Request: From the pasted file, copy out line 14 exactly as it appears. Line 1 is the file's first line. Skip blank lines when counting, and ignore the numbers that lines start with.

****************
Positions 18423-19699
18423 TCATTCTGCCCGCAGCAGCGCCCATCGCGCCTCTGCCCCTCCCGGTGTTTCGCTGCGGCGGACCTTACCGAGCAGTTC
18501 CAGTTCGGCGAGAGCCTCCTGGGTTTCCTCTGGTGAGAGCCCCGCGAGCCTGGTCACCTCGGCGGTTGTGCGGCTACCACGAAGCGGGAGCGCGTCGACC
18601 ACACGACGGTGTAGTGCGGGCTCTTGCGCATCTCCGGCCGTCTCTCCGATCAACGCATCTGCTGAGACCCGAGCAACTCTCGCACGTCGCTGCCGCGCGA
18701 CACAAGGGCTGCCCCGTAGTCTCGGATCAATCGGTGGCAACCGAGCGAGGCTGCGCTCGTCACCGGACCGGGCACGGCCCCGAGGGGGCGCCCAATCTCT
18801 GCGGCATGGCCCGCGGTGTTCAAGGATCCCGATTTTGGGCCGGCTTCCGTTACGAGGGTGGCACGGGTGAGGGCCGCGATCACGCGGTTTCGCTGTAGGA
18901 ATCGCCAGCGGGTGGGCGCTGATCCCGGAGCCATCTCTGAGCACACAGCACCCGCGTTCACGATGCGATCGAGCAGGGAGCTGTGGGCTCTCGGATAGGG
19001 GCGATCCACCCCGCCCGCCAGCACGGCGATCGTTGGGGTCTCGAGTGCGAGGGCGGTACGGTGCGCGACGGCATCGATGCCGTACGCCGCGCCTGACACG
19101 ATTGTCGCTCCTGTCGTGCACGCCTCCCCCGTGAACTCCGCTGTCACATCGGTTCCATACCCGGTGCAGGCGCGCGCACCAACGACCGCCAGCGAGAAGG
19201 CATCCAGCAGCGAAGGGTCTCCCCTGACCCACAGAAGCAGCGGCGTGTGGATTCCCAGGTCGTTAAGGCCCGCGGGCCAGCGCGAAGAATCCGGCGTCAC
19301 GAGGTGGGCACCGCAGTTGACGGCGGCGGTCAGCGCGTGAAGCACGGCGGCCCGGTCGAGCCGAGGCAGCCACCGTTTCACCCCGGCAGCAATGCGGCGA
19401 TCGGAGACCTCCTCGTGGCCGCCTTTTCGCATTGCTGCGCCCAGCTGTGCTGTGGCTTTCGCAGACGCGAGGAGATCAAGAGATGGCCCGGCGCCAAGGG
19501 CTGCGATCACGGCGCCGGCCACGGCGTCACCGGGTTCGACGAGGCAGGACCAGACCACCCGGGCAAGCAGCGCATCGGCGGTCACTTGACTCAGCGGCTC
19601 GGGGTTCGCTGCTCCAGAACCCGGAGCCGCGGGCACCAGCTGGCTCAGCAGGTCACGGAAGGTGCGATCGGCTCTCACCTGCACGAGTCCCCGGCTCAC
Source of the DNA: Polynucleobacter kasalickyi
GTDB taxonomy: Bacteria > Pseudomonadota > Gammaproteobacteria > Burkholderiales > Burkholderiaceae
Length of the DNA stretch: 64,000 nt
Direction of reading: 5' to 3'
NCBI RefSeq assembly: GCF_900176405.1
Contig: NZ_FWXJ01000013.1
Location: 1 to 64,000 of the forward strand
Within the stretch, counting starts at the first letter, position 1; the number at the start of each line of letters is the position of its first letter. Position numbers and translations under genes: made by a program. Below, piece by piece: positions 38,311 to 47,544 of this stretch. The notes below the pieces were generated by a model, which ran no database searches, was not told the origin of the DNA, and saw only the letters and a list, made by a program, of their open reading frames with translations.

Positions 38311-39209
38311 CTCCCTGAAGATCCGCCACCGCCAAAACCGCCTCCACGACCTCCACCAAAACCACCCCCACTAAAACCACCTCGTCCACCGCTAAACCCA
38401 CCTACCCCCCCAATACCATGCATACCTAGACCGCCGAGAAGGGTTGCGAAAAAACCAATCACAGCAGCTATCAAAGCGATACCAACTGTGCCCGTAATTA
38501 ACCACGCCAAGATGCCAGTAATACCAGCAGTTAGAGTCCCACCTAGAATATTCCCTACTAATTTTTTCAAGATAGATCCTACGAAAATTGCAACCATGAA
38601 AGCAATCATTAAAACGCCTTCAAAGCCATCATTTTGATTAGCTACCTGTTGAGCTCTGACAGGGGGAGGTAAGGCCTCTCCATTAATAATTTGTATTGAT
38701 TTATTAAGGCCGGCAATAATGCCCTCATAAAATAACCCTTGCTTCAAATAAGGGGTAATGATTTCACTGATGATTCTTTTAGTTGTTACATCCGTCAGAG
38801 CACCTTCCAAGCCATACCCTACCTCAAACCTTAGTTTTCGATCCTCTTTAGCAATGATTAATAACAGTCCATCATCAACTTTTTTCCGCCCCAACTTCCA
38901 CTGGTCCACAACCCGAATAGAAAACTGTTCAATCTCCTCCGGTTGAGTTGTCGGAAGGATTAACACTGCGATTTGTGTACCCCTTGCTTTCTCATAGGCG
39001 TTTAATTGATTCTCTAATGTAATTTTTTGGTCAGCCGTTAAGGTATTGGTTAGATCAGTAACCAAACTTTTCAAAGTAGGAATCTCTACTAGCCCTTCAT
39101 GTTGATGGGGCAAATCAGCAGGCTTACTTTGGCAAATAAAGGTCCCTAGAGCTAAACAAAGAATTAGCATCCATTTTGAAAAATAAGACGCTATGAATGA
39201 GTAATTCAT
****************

19601 GGGGTTCGCTGCTCCAGAACCCGGAGCCGCGGGCACCAGCTGGCTCAGCAGGTCACGGAAGGTGCGATCGGCTCTCACCTGCACGAGTCCCCGGCTCAC